Remembrance poppies are unmissable in the United Kingdom, and in the Commonwealth nations. How ironic is it, then, that the two women who championed the poppy are from the United States and France, two countries where the poppy has largely faded into obscurity? This is the story of those two Poppy Ladies, Moina Michael and Anna Guerin; the story of the World War I poem that inspired them; and the story of the poppy enchanting me with its simple elegance, its powerful symbolism, but also... scaring me a little.
Amid the carnage at the Second Battle of Ypres, mourning a young comrade, Colonel John McCrae wrote a poem that would forever change the poppy into symbol of remembrance. Not that it didn't take some legwork. American Moina Michael wrote a response verse and promised to wear a poppy forevermore. She also signed away her work to a lecture bureau in hopes that her idea would take hold.
That's where she hit a roadblock. Getting into business meant making the poppy into something more... complex. The Liberty Emblem didn't catch on, and by the time Moina was back in the game, another woman was being praised as "The Poppy Lady."
Anna Guerin had been touring the United States as a lecturer since the start of the war, and was now hosting Poppy Days as a representative of La Ligue Americaine Francaise des Enfants. Soon after ensuring the American Legion would use artificial poppies made by French widows, she and her representatives set up similar deals in Britain, Canada, Australia, New Zealand... Anna was busy.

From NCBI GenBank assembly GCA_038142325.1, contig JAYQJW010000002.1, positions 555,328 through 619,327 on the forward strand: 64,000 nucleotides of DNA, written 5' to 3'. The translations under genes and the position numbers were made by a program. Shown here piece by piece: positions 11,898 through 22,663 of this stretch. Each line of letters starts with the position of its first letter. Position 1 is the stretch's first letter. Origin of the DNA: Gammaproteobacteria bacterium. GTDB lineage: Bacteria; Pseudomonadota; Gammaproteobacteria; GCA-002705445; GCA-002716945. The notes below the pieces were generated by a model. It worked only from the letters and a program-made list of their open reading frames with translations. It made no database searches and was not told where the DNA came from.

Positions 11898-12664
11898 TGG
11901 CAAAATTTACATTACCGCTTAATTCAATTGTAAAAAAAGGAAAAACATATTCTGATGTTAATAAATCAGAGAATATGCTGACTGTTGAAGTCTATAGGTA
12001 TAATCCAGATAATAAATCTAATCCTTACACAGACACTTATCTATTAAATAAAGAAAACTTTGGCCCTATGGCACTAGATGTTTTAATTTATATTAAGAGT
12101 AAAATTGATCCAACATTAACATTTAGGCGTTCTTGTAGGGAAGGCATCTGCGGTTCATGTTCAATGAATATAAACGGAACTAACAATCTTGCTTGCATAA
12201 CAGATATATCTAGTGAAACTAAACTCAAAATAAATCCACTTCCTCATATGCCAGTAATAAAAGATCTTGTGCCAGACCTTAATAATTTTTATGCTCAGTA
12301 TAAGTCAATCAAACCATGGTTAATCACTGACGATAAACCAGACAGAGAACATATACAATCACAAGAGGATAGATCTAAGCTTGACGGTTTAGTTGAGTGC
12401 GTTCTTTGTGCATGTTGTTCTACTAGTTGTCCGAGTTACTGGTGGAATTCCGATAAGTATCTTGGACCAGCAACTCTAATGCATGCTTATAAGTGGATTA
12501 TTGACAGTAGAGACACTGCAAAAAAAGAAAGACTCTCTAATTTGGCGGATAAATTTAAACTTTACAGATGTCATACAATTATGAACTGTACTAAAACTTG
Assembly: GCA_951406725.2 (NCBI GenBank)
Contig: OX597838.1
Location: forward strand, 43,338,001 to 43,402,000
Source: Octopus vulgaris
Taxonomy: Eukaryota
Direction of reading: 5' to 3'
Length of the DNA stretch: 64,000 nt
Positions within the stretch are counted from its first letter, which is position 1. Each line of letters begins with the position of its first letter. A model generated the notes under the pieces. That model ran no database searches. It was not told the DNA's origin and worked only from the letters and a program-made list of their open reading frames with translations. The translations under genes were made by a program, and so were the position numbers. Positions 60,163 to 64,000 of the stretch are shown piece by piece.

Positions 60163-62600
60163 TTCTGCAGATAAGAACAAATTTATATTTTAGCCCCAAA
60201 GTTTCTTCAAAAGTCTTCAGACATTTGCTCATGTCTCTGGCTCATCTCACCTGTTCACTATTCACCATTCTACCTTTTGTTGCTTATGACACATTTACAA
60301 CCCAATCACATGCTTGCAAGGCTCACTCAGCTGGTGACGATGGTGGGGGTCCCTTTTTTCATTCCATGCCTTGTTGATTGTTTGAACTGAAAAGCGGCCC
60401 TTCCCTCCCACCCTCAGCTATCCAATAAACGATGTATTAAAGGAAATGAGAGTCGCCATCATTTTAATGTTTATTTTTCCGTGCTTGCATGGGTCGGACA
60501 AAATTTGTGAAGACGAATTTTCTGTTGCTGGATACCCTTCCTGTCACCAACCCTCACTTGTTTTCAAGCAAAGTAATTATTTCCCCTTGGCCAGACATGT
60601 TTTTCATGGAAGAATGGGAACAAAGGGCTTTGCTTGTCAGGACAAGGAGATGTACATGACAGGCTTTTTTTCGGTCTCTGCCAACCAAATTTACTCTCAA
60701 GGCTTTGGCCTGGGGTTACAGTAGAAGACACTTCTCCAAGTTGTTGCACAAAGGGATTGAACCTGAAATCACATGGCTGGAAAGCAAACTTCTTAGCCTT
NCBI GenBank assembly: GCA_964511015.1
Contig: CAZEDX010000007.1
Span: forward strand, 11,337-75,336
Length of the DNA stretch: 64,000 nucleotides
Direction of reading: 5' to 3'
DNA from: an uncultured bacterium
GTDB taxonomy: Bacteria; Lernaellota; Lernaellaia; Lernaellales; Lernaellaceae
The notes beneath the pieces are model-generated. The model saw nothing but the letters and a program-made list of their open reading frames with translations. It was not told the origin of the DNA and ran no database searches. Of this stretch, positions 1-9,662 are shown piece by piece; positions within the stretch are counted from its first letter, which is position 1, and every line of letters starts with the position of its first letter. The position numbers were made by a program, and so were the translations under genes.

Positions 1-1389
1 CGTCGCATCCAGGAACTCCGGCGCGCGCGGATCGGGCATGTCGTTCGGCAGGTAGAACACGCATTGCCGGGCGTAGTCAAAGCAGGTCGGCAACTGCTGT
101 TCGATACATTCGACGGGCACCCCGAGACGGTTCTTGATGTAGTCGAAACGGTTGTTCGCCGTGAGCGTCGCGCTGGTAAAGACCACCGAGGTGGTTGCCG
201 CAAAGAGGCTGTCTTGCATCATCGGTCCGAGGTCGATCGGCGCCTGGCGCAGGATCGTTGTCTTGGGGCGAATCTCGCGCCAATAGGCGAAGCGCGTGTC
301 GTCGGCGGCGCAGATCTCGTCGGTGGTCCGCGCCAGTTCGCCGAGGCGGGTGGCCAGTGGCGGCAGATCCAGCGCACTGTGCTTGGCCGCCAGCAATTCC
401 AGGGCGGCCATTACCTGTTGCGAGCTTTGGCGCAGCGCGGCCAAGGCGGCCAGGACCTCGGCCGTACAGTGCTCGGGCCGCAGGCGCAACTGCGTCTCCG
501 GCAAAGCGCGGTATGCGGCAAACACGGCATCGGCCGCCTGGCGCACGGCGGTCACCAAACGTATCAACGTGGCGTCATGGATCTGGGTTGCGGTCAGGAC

The relationship between the two Poppy Ladies did not truly boil over into disdain until Moina focused on writing her autobiography, shoring up her legacy as the true Poppy Lady. Anna refused to give Moina permission to use her name and words until she could see what Moina was planning to say about her. And so, in the finished book, The Miracle Flower, Anna is only referred to in veiled terms like "the French visitor." Which makes it seem like Moina couldn't even bring herself to say the name Anna Guerin. And by that point, hey, maybe she couldn't.
Poppies are everywhere today in England, and not just in November. This picture was taken in Salisbury cathedral, where regiments are commemorated with wreaths.
And in Westminster Abbey, where the Unknown Soldiers tomb is surrounded by red poppies, another tomb in Poet's Corner commemorates all the War Poets, including Rupert Brooke.